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Recording Dialogues with Neumann u89
Old 3 weeks ago
  #1
Here for the gear
 

Recording Dialogues with Neumann u89

Hi Slutz!

Been following the forum since a while ago and this time decided to start my own thread.

I've been invited to record dialogues in a film later this year, some of the recordings will be indoor with a ton of variables; i have to be able to adapt and succeed.

I have some studio gear of my own and i'm totally keen on the idea of taking a Neumann u89i to almost every indoor and use it as spot mic with a nice, stable boom, then just plug it into a RME's Babyface interface and record gold audio. Also considering a hidden lavalier as a backup to whatever issue i can have.

It is my first time recording on site for a movie but i have plenty of experience in studio acoustics and engineering.

-Anybody here an expert that might advice something?
-Is the u89 the right mic for this job? Considering it because it has the most flexible patterns and I want to use it on a supercardioid.
-Should i just quit and use the standard Rodes' NTG mics?
Old 3 weeks ago
  #2
Gear Addict
Superb mic for voice overs. If you are recording all the dialogue with it then it would probably work fine, if a little clumsy to manoeuvre if the you need to follow actors around. The shock mounting might be an issue?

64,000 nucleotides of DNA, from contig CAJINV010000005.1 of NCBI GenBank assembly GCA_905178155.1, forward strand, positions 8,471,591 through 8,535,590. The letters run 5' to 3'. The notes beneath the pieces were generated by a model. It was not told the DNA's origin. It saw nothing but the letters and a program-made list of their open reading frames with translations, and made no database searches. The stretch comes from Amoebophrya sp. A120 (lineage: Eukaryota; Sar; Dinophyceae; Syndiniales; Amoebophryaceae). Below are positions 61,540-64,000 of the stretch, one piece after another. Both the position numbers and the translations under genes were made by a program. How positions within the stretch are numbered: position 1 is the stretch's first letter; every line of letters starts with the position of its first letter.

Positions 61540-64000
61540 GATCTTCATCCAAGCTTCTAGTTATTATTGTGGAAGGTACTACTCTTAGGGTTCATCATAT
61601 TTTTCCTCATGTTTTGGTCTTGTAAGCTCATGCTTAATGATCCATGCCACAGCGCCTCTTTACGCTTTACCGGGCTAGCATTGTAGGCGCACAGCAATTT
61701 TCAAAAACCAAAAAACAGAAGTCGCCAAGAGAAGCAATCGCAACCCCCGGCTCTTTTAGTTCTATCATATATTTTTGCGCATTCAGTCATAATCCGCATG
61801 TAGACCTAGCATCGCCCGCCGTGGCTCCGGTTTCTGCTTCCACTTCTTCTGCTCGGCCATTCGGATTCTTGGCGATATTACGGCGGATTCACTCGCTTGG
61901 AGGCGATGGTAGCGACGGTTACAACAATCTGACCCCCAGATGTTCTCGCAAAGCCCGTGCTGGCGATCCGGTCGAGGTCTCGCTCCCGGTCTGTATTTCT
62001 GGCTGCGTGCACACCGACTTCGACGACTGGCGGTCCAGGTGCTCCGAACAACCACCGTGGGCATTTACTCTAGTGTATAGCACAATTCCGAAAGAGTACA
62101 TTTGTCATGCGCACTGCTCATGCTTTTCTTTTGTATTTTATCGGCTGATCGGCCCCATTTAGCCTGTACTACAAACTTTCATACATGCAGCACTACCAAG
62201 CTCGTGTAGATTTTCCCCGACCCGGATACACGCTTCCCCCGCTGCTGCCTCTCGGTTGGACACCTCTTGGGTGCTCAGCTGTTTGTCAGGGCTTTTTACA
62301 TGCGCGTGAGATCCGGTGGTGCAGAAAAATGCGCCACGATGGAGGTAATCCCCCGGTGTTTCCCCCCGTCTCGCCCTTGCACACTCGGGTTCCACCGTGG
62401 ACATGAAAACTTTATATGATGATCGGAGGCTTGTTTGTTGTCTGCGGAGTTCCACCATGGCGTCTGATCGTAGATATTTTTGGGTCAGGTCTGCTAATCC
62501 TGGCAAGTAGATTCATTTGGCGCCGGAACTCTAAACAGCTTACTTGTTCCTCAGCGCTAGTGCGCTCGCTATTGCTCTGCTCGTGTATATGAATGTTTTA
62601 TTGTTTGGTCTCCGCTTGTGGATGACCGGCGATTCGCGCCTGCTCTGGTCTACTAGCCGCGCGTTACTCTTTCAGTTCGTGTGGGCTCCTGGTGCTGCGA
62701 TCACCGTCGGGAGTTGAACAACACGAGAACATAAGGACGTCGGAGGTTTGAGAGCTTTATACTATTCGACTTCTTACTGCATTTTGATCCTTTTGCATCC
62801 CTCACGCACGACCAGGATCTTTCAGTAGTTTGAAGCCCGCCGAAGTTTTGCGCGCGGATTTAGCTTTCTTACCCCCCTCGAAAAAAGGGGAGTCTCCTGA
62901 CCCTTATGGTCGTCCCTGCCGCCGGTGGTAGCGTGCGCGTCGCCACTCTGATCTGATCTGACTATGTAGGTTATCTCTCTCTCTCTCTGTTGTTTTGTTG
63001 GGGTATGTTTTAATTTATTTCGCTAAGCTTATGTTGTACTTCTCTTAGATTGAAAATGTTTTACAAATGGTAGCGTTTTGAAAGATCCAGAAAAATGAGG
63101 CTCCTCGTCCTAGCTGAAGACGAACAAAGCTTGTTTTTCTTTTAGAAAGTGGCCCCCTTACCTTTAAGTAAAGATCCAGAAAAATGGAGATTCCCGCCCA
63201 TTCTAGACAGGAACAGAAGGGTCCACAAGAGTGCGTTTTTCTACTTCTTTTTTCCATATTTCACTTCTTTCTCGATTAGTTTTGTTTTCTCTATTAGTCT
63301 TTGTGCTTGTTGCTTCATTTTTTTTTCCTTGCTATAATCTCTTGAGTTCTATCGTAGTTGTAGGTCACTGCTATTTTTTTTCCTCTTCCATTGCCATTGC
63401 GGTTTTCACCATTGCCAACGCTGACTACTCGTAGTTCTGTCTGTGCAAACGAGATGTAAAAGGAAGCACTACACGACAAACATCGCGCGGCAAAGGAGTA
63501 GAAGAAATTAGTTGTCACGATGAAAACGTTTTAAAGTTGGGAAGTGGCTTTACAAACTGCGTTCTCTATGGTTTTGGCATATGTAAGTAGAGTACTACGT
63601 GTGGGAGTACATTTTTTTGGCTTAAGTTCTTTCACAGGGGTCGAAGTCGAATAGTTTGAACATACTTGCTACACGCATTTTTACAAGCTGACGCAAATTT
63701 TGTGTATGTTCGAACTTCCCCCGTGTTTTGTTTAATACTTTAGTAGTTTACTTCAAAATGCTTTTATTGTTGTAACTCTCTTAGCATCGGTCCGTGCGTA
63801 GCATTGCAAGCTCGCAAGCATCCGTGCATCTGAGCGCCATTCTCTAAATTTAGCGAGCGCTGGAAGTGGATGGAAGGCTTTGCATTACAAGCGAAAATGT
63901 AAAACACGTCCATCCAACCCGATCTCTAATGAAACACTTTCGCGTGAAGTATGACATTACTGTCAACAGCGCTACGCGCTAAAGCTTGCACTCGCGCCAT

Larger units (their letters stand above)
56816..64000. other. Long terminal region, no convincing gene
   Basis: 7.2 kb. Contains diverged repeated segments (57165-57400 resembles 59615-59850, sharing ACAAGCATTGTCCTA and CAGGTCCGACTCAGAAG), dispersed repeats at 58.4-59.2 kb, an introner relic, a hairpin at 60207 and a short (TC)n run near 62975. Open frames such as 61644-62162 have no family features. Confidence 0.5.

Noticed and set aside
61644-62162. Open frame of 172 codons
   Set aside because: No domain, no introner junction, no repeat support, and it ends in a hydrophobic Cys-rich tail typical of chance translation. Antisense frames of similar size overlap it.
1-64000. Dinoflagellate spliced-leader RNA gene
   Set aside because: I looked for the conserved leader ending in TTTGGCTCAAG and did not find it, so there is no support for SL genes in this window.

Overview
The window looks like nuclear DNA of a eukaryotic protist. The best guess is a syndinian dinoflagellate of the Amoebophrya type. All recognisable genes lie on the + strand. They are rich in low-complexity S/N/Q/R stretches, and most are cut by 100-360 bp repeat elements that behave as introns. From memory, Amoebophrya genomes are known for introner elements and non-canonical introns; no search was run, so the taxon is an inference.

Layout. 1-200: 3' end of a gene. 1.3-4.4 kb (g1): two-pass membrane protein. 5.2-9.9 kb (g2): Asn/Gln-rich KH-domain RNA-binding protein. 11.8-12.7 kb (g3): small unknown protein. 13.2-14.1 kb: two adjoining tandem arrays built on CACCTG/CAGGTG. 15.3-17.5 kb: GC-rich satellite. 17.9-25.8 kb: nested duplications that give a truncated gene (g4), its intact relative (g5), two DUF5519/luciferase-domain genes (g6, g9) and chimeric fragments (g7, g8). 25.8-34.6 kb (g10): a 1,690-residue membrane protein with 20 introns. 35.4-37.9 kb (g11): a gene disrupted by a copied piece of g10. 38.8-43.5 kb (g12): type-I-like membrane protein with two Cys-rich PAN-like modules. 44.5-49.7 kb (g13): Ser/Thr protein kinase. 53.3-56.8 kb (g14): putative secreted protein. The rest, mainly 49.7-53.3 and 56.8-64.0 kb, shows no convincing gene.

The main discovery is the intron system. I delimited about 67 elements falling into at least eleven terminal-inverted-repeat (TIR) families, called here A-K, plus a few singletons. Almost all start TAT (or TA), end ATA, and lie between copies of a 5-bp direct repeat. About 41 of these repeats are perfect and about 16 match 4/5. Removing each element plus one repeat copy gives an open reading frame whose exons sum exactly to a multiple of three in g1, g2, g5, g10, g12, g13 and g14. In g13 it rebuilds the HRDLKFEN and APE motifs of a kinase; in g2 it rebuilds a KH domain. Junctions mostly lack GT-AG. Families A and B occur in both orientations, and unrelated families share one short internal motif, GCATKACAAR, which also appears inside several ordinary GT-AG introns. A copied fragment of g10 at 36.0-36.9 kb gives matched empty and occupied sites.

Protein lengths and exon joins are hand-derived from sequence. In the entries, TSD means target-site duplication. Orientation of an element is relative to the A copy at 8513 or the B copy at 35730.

Old 3 weeks ago
  #3
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Matti's Avatar
https://en-de.neumann.com/km-185-series-180
https://en-de.neumann.com/kmr-81-i

Out of Neumann mics I would use these for indoors dialogue, with a good boom operator

Matti
Old 3 weeks ago
  #4
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I only do the re-recording of things and not location sound, but isn't almost all done on Lavs+Boom? If so, is there any reason not to go for that?

It just seems like there surely would be a good reason for why we see those mic types all the time and not others...
Old 3 weeks ago
  #5
Here for the gear
 

Quote:
Originally Posted by mattiasnyc View Post
I only do the re-recording of things and not location sound, but isn't almost all done on Lavs+Boom? If so, is there any reason not to go for that?